natural materials to create cliffs, rock ledges, dry stream beds or lush
tropical forests. Hills and valleys will make the scene more interesting
than a flat surface.
Once all necessary materials have been obtained, it is time to construct
the terrarium. In general, about one quarter of the terrarium’s volume
should be used for the growing medium and drainage material. Charcoal and
pebbles should be placed in the bottom of the container for drainage.
These may be mixed together, but the charcoal usually will be most
effective if placed in a half-inch layer above the layer of gravel,
crushed pots, marble chips or other drainage material. Sphagnum moss,
placed over the layer of gravel and charcoal, prevents the growing medium
from sifting into the drainage area.
Next, add the growing medium. It should be slightly moist so as not to be
dusty, but not too moist that it is sticks to the sides of the container.
For most containers, a growing medium minimum thickness of one and
one-half inches is necessary to provide suffi cient volume.
To assemble the terrarium, take the plants from their pots and remove
extra growing medium to expose the roots. Trim off any leaves that are
yellowed, damaged or show any indication of disease or insect damage. Trim
off some roots from plants that were extremely pot bound. Promptly place
the plant in the container, so that the exposed roots do not dry. In the
closed container, try to keep foliage from touching the sides of the
container. Leaves touching the glass will collect water and be more
subject to rot.
After planting, mist over the plants to wash off any growing medium that
sticks to leaves or sides of the container. If the medium was properly
moist at planting, heavy watering will be unnecessary. The water misted
over the leaves is adequate to settle the medium. Don’t cover the
terrarium, and repeat the misting after one day. Allow the container to
remain open until the foliage has thoroughly dried. Then, if the terrarium
is the closed type, apply the cover. Watch the newly-planted terrarium
closely for several weeks for signs of diseases or other problems.
As stated previously, plants in terrariums should not grow rapidly.
Therefore terrariums seldom need fertilizer. Don’t plan any fertilization
for at least a year after planting. If after the first year the plants are
yellowish and seem to lack vigor without any other apparent problems, a
light fertilization may be necessary. Use a water-soluble houseplant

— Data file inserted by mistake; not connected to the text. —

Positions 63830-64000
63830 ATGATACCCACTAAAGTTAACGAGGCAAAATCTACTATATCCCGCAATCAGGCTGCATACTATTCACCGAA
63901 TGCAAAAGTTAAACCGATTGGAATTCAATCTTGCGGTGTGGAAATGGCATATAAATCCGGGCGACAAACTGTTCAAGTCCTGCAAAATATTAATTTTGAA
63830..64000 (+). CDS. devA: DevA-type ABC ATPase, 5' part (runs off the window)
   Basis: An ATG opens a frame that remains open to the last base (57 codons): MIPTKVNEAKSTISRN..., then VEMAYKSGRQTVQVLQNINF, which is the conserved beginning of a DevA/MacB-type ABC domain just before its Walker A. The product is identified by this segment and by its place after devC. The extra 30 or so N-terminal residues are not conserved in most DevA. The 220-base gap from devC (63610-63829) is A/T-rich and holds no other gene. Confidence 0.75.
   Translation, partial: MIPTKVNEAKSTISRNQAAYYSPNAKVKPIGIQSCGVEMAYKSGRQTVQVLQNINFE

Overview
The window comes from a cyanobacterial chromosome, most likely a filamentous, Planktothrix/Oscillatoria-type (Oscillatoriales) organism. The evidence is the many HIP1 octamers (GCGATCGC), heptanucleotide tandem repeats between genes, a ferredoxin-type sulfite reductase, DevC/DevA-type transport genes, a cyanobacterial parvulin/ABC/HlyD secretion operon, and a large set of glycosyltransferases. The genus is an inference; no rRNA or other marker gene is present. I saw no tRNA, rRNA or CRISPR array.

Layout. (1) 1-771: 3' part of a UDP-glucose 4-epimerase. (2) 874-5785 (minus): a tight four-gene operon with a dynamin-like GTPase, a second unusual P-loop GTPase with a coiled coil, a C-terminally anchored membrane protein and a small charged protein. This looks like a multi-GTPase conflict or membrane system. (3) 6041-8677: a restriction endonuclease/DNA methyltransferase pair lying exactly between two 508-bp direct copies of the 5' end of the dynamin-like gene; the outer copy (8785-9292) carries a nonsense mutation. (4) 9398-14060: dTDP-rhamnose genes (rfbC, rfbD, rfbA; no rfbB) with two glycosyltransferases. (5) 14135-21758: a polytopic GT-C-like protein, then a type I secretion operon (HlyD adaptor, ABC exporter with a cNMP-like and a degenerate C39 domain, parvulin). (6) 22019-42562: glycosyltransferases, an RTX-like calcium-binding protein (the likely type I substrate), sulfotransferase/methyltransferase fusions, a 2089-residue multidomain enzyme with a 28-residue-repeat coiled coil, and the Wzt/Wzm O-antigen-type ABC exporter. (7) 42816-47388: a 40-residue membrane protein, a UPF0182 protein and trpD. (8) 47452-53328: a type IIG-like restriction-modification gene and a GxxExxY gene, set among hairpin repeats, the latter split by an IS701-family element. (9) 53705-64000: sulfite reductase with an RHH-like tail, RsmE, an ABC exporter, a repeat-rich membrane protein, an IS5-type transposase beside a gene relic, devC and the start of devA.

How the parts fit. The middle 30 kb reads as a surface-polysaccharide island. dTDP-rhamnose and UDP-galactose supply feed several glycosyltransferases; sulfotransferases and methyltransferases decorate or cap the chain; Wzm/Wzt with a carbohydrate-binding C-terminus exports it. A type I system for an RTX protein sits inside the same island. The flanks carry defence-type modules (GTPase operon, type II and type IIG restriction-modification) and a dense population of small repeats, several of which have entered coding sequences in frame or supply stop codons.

fertilizer at about one-fourth the rate recommended for normal
houseplants. Do not allow any of this fertilizer solution to be left on
the foliage.
Although a terrarium is designed for growing plants indoors with minimum
care, it is not an inanimate object. Some plants will thrive, others may
die. Occasionally it will become necessary to remove certain plants or add
others. When adding plants, take all precautions described for planting
the new terrarium. It is always possible to add new problems when adding
new plants.
Table 1. Plants suitable for use in terrariums
Common nameScientific nameLightTemp
African violet Saintpaulia spp medium warm
Aluminum plant Pilea cadierii medium warm
Arrow-head plant Syngonium podophyllum medium warm
Artillery plant Pilea microphylla medium warm
Asparagus fern Asparagus plumosus med.- brt.warm
Baby tears Helxine soleirolii medium warm
Begonia Begonia spp medium warm
Bird’s nest SansevieriaSansevieria trifasciata hahniiany warm
Bloodleaf Iresine herbstii bright warm
Chinese evergreen Aglaonema spp low - med.warm
Coral berry Ardisia crispa medium warm
Creeping fig Ficus pumila medium warm
Croton Codiaeum variegatum bright warm
Devil’s ivy (Pothos) Epipremnum aureum medium warm
Dwarf gloxinia Sinningia pusilla medium warm
Dwarf pomegranate Punica granatum nana bright warm
Emerald Ripple Peperomia caperata medium warm
English ivy Hedera helix medium cool
Flame violet Episcia cupreata medium warm
Foam flower Tiarella cordifolia med.- brt.cool
Gold dust dracaena Dracaena godseffiana medium warm
Goldfish vine Columnea microphylla medium warm
Heart-leaved philodendronP. scandens oxycardium medium warm
Maidenhair fern Adiantum cuneatum medium warm
Miniature peperomia Pilea depressa medium warm
Neanthe bella palm Chamaedorea elegans medium warm
Nerve plant Fittonia spp medium warm
Oxalis Oxalis spp bright warm
Piggy-back plant Tolmiea menziesii medium warm
Podocarpus Podocarpus macrophylla medium warm
Pink polka dot Hypoestes panguinolenta bright warm
Prayer plant Maranta spp medium warm
Rosary vine Ceropegia woodii med.- brt.warm
Sander’s dracaena Dracaena sanderiana medium warm
Satin pellionia Pellionia pulchra med.- brt.warm
Spider Aralia Dizygotheca elegantissimamed.- brt.warm
Spider plant Chlorophytum comosum lowmed. warm
Strawberry begonia Saxifraga sarmentosa medium warm
Swedish ivy Plectranthus australis lowmed. warm
Table brake fern Pteris spp medium cool
Tahitian bridal veil Gibasis geniculata medium warm
Var. ovalleaf peperomia P. obtusifolia variegata medium warm
Venus fly trap Dionaea muscipula bright warm
Watermelon peperomia Peperomia sandersii med.- brt.warm